Doritos' 'Crash the Super Bowl' Video Contest Is Going Global | Adweek Doritos' 'Crash the Super Bowl' Video Contest Is Going Global | Adweek
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Doritos Is Going Global for This Year’s Super Bowl

Centralizing its Facebook presence for maximum social impact

Ram Krishnan, vp of marketing at Frito-Lay

Even though “Fashionista Daddy” drew plenty of buzz last Super Bowl season, Ram Krishnan, vp of marketing at Frito-Lay, is thinking more “Gangnam Style” for his Doritos brand’s upcoming big game campaign.

The brand is going global for the first time with its eighth annual Crash the Super Bowl video contest, accepting submissions from Texarkana to Tokyo starting Oct. 8.

Consumers can submit fun spots in hopes of landing one of Doritos’ two Super Bowl XLVIII slots, which will pay the winners $1 million apiece—and afford them the chance to work on the next Avengers movie with director Stan Lee.

Krishnan aims to bolster Doritos—a $2 billion brand in the U.S.—to the level of sister chip Lays, which takes a much bigger bite out of the worldwide snacks market.

His game plan: to centralize Doritos’ worldwide Facebook presence for arguably its biggest yearly campaign.

What can Crash the Super Bowl do for the brand overseas?
You think about the music 19-year-olds are into, the movies they watch, the video games they play—it all transfers across geographies. There is no demarcation line. So it made a lot of sense to do the global campaign. The best content can come from anywhere. If you would’ve told me last year about this big breakout star Psy (of Gangnam Style fame) from South Korea, I probably would have said, “No way.” We are interested in seeing great content from different geographies.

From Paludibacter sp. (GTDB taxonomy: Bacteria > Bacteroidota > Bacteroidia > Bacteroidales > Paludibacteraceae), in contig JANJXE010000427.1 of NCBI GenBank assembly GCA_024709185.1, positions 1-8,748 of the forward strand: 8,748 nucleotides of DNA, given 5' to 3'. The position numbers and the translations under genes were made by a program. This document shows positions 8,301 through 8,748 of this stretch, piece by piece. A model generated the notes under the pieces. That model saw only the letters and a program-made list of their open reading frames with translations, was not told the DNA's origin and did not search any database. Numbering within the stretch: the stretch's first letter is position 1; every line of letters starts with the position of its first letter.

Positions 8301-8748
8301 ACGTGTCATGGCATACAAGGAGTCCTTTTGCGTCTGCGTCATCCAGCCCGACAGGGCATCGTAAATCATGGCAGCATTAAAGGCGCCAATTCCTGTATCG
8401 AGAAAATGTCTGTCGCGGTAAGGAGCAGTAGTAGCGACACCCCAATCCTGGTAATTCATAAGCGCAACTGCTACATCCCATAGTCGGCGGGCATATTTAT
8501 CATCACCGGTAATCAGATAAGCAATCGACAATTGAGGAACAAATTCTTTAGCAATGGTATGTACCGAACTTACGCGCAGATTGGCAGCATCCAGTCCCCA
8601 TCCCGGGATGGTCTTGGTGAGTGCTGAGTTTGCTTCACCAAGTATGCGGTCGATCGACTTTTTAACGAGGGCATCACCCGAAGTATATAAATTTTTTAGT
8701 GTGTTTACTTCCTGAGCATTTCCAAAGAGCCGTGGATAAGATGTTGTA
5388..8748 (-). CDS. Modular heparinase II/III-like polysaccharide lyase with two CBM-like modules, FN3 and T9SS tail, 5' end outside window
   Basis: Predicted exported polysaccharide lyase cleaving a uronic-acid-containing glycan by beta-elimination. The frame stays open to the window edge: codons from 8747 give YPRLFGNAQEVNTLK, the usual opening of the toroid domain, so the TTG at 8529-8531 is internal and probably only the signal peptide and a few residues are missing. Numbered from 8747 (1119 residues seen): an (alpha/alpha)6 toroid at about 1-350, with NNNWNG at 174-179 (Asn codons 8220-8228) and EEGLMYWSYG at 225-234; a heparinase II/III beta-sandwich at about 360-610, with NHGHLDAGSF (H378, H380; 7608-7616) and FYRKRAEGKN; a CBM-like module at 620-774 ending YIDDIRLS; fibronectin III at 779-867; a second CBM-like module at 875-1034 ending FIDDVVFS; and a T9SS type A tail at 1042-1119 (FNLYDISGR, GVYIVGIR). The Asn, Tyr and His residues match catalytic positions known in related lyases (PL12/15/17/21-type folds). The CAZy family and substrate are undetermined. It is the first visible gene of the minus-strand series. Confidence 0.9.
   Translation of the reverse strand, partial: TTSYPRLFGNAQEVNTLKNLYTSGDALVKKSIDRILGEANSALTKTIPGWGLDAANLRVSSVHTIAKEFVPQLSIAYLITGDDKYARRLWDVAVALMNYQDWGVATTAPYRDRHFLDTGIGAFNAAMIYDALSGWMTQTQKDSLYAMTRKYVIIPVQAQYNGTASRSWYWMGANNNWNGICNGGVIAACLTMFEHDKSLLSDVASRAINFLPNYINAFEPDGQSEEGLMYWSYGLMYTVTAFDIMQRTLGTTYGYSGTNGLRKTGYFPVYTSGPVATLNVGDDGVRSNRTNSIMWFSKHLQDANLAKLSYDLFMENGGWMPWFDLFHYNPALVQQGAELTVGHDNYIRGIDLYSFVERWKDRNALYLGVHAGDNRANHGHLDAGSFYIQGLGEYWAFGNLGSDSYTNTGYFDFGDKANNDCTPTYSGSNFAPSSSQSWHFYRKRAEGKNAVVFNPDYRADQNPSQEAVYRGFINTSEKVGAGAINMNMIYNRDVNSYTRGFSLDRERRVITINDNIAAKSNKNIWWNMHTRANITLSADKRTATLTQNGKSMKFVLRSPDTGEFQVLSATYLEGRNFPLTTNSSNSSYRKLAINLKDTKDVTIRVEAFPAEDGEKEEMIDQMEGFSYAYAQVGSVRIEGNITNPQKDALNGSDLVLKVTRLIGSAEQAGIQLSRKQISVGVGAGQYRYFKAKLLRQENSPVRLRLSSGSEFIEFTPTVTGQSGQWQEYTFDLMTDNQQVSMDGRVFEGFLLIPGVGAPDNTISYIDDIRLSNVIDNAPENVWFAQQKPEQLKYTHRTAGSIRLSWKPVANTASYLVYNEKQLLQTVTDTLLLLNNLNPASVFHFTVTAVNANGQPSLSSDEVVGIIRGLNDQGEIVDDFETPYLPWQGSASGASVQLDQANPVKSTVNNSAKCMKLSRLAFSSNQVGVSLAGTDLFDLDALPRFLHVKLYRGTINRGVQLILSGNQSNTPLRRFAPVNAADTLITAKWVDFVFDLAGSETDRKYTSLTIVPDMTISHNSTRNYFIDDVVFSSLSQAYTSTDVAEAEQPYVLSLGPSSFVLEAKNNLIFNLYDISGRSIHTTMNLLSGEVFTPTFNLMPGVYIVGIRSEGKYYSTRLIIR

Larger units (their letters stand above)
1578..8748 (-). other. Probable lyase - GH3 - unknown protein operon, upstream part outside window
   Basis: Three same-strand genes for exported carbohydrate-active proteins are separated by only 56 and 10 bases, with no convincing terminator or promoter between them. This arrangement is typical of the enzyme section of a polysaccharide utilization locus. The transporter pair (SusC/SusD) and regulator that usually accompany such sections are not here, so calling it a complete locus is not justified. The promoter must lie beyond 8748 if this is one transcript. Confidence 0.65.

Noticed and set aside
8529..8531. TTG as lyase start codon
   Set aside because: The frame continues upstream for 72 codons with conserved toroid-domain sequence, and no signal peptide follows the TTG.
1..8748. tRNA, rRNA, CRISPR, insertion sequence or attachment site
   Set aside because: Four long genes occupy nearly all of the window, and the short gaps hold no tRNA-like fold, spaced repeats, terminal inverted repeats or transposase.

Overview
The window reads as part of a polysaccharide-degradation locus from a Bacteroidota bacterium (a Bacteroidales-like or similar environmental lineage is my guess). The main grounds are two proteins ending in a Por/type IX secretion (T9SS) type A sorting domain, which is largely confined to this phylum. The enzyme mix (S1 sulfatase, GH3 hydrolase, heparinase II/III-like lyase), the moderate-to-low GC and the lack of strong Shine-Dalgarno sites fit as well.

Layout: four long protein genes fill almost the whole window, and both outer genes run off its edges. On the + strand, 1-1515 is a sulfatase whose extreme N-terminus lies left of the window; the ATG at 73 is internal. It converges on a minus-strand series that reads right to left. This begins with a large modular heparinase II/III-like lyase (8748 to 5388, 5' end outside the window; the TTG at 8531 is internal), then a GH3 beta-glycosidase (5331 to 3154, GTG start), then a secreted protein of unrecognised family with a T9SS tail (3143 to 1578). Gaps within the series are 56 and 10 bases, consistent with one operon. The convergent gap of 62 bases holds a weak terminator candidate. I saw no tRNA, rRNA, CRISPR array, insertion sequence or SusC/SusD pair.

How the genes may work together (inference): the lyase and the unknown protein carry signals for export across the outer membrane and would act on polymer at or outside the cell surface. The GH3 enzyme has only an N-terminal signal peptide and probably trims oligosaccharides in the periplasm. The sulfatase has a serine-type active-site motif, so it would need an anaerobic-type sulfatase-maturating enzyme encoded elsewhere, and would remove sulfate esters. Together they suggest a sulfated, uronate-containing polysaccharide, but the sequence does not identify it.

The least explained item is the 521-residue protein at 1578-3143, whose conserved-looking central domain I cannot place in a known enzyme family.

In past years, a lot of the best submissions relied on humor. But collectively, Americans have different senses of humor than Europeans or Asians, and vice versa. Are you concerned about jokes getting lost in translation?
We are going to have a great learning experience. But if you think about what makes a viral video on YouTube, it seems to translate across geographies. I think there are nuances to how we react to humor. But we are hoping the unifying trend here is what the brand stands for.

You will no longer give away prizes based on USA Today Meter results. Instead, Doritos will tally the votes on its own microsite. Why the change?
We have a great relationship with the USA Today Ad Meter. By taking the program outside the U.S., the [ad meter] becomes less relevant. We wanted to make sure that we keep the [voting] open to all consumers.

How will you tackle a global Facebook page for Doritos?
Right now, we have brand pages spread across different geographies. But our [target] consumer is a 19-year-old who knows no geographical boundaries. With one Doritos Facebook global page, the message is customized to geography. If you are coming in from Turkey, the page will be in Turkish—though it lets us have conversations and transfer content from one [region] to another.

How are you making it all happen from a tech standpoint?
We are working [directly] with Facebook to do that.

With all the work going on with Facebook, why use a microsite as the “Crash” hub instead of a Facebook app—which you used last year?
It’s going to have functionalities where you have the same experience no matter where you are coming from—whether it’s Facebook or YouTube. We are not restricting to one platform. We are broadening it.

Will the online push rely more on traditional display promos or social media ads?
We are looking at all of that stuff. It depends on the specific geographies and their mediums for engaging with consumers. The next several weeks will be a key phase because we want to get as many interesting submissions as possible.

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